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Is general practice our new competitor?


Is general practice our new competitor?

Community pharmacy has always kowtowed to general practice but our failure to speak up on behalf of our patients is frankly unprofessional, says Terry Maguire

I am currently suffering the ire of local GPs, but it’s not as scary as I imagined and I’m still in business. Perhaps I was foolishly imprudent when expressing views about general practice in public.

In a posted article on a local political website, I wrote about a genuine concern that my inability to contact GPs was potentially endangering patient safety. Community pharmacists should know better!

I was met with a complaint from the BMA to the website editor. The matter was settled with a counter-posting from their chair designed to remind me and the wider public of how very hard GPs work and that my criticism was highly demotivating. Aw shucks!

A few weeks later, in an interview on BBC local radio, I agreed with chief pharmacist Keith Ridge’s conclusion that too many prescribed medicines were being wasted. In response a local GP phoned the programme saying she took my comments as a direct and unjustified attack on her and her profession, and that I had absolutely no understanding of the issue.

Pharmacists in community practice have not had a good experience of general practice since lockdown. GPs locked their surgery doors on 16 March 2020 and have, it seems, only resumed a basic service since then.

Officially, no one is saying so: it’s an uncomfortable truth and GPs are everywhere making the case that they are working harder than ever. Perhaps they are. When GP spokesmen appear outside practices to tell us, via a compliant media, how exhausted and burned out they are, we might be hearing the truth or witnessing spin at its apogee.

I have been impressed by the number of GPs who have penned articles published in national newspapers about how stressed they are. It is an interesting and subtle public relations campaign, the objectives of which, for me, remain largely unclear.
However, patient access remains constrained to the point of frustration, which often manifests itself in the pharmacy as abusive patients venting their anger.

If I were to speculate, I would suggest general practice is seeking to bring about core changes to the structure of primary care and its role in that. This begs the question of whether this is an opportune time for community pharmacy to take on roles traditionally assigned to GPs and directly compete on others?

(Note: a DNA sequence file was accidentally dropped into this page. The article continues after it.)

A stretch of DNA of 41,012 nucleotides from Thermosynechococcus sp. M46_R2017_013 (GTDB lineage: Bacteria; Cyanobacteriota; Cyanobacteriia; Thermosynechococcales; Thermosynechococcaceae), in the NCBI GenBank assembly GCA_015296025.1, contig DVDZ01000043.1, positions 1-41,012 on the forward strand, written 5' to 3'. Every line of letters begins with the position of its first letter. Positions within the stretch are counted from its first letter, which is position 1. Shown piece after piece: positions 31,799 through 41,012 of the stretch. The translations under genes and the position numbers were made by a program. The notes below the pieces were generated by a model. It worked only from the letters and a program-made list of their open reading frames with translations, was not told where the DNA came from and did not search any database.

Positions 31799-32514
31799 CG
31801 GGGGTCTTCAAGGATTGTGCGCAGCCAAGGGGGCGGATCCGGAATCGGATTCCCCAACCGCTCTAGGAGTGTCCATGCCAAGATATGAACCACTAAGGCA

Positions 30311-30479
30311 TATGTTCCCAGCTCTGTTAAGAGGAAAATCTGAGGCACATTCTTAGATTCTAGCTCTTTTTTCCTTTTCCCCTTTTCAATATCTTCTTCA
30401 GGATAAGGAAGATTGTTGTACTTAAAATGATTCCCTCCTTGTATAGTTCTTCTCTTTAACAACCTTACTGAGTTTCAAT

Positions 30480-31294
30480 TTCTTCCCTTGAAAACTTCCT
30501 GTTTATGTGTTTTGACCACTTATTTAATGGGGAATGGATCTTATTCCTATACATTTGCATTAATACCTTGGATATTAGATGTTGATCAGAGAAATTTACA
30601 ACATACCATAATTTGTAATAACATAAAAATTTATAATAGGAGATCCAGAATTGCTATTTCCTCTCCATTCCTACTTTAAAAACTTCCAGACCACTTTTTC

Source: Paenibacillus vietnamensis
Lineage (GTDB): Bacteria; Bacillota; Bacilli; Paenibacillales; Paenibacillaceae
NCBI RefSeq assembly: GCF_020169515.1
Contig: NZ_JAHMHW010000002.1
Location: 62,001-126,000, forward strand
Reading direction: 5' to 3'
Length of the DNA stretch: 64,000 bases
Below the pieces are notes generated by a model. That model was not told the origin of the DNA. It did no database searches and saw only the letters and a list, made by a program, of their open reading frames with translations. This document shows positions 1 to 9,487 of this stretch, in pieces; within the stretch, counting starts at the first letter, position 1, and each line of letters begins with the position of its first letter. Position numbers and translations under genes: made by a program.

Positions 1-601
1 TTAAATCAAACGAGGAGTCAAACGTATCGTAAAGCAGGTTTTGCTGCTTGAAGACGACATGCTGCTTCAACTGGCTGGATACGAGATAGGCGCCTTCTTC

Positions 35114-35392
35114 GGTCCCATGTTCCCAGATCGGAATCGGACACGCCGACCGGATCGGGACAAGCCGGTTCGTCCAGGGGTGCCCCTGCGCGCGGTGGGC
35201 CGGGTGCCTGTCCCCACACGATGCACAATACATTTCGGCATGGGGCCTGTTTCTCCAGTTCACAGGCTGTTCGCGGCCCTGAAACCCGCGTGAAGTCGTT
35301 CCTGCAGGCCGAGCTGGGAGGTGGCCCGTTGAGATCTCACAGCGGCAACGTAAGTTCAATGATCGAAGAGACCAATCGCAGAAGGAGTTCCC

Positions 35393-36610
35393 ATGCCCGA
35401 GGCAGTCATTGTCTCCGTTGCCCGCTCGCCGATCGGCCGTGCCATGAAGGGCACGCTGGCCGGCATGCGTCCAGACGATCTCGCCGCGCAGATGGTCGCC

Common ailments (Pharmacy First) is an obvious win and this is progressing, albeit slowly. We are now able to directly compete with GPs on vaccine delivery. Community pharmacy in Northern Ireland is playing a full role in the annual flu vaccination campaign for over 50s and for health and social care workers over 18 years.

The flu contracts were agreed, and vaccine stock delivered at the start of October. In addition, we are providing Covid vaccination support for third vaccinations for the immunocompromised and booster jabs for the identified cohorts over the winter.
These are not the insignificant and hard-won income streams created from the private flu vaccination services provided ad hoc to the worried-well. This is impressive public health funding within the NHS.

Traditionally pharmacy contractors have aggressively competed among themselves for small slices of a fixed pie. The pie becomes much bigger where we start competing with the rest of primary care. This might reduce our pettiness about free prescription collection and delivery services and free monitored dosages packs and allow us to achieve our clinical future.

Of course, the pharmacy network would need to see this opportunity and not shy away from the challenges of direct competition with general practice. We have always kowtowed to general practice in having painted ourselves into a position of sycophantic inferiority. This is why the current communication problem is so serious and our failure to speak up on behalf of our patients is frankly unprofessional.

In spite of work done in April 2020, most surgeries seem to have stepped down the dedicated pharmacy telephone lines agreed back then. This is directly impacting the efficiency of our businesses. Patients are visiting their pharmacy asking for yet-to-arrive prescriptions which is a burden on staff constantly searching for non-existent medicines.

All too often, when they do arrive, one or two items are missing and we are forced to search for the prescription form to confirm. These problems could have been avoided by a more assertive challenge, a first step to seeing GPs as our equals rather than our superiors.

There is a manpower crisis in general practice despite the recruitment of some 500 practice-based pharmacists and various other healthcare professionals. GPs are feeling thin-skinned because they know and feel they are under threat. The crisis is because they are attempting to change without involving the rest of primary care.

Community pharmacy is such an integral part of primary care that we need to be central to this change and it could easily be delivered in an orderly way with some strategic vision, honest diplomacy, and appropriate IT investment. Where is the leadership?

Terry Maguire is a leading community pharmacist in Northern Ireland.

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